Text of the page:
I always try to be generous when disagreeing so I'll start with what I did like about Indecent Theology. I think Althaus-Reid's critiques of liberation theology were extremely helpful. Liberation theology has been fetishizes, co-opted, and stripped of its power as it became popular in systematic theology. It's a commodity, traded among academics divorced from concrete situations of oppression and liberation. I think that this is a really helpful warning, especially to someone like me, a heterose I always try to be generous when disagreeing so I'll start with what I did like about Indecent Theology. I think Althaus-Reid's critiques of liberation theology were extremely helpful. Liberation theology has been fetishizes, co-opted, and stripped of its power as it became popular in systematic theology. It's a commodity, traded among academics divorced from concrete situations of oppression and liberation. I think that this is a really helpful warning, especially to someone like me, a heterosexual white male who works primarily in theologies of liberation. I didn't really like much else about this book. And it's hard to talk about the specifics I didn't like because I think what it boils down to is a fundamentally different epistemic starting point. I value tradition (and recognize its flaws) and scripture and I privilege them (along with my ecclesial location) as my authority and starting point for theology. Althaus-Reid does not share these convictions and thus her theology is completely different from what I would do, or often even what I would consider "theological." It feels to me a lot like justifying certain desires (i.e. polygamy, S&M) with a theological system. Authority becomes one's own desires/body. It's hard to fully communicate my critiques here. I think they'd be more fitting in a paper or sustained engagement with Althaus-Reid.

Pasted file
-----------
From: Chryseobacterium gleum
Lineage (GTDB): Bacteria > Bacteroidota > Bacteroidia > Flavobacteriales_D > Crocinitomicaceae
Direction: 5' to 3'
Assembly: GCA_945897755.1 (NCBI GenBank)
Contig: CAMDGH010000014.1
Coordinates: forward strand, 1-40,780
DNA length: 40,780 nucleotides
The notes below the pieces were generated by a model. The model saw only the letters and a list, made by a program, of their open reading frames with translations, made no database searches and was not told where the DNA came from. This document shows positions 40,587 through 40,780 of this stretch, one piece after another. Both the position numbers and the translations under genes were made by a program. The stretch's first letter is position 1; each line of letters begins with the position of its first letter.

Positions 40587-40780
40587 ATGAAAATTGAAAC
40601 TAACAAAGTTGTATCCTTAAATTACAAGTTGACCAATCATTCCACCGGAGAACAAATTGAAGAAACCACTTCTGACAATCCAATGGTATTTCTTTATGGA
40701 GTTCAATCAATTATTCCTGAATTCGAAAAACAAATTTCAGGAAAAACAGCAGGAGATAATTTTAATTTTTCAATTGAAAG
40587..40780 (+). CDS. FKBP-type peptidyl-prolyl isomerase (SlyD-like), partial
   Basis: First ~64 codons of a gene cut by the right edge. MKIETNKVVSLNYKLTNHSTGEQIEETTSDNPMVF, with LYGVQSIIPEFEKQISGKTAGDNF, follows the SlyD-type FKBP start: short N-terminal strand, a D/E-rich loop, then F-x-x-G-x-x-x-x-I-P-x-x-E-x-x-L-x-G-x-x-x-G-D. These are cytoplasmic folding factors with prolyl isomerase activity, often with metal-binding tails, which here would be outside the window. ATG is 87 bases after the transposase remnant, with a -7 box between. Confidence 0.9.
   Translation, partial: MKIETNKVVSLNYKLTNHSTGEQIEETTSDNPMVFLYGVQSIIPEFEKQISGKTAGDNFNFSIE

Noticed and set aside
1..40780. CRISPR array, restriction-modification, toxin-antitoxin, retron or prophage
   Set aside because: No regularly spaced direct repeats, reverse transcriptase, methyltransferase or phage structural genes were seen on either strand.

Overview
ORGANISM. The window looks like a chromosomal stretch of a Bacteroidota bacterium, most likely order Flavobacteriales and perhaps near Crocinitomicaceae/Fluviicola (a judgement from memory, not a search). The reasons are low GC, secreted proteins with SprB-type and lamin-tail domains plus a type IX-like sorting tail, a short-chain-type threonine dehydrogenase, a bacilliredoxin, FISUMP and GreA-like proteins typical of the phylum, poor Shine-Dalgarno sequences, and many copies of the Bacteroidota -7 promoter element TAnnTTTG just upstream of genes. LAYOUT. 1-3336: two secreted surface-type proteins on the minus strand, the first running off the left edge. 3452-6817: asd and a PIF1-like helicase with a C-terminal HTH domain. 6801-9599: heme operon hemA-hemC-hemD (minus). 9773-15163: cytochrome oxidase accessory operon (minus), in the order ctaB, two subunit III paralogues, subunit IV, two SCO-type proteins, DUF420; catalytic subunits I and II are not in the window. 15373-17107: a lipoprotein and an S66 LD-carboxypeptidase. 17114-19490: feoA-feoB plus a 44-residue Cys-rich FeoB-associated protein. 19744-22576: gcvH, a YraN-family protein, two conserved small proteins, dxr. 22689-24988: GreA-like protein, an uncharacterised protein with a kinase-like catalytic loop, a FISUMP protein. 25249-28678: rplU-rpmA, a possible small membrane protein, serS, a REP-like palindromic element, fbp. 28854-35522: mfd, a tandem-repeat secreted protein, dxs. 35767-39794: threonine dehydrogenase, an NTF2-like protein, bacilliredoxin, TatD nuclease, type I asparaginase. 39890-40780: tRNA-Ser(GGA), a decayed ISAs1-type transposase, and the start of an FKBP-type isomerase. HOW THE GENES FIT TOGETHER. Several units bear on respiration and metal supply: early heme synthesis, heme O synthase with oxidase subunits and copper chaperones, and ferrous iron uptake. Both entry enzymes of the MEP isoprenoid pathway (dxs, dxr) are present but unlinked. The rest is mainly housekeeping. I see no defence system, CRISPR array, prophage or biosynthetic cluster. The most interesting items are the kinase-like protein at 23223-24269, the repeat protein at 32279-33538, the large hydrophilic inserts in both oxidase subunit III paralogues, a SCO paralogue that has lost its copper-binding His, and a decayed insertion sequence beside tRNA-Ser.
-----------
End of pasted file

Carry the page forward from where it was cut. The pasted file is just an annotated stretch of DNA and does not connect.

2. 5 out of 5

    John Lussier

    Indecent Theology is Marcella's attempt to examine Christian theology through the lenses of queer theory and liberation/feminist theology. Ultimately her reliance on queer theory over rides any Christian theology you might find. Indecent Theology is Marcella's attempt to examine Christian theology through the lenses of queer theory and liberation/feminist theology. Ultimately her reliance on queer theory over rides any Christian theology you might find.

  3. 4 out of 5

    Alex Stroshine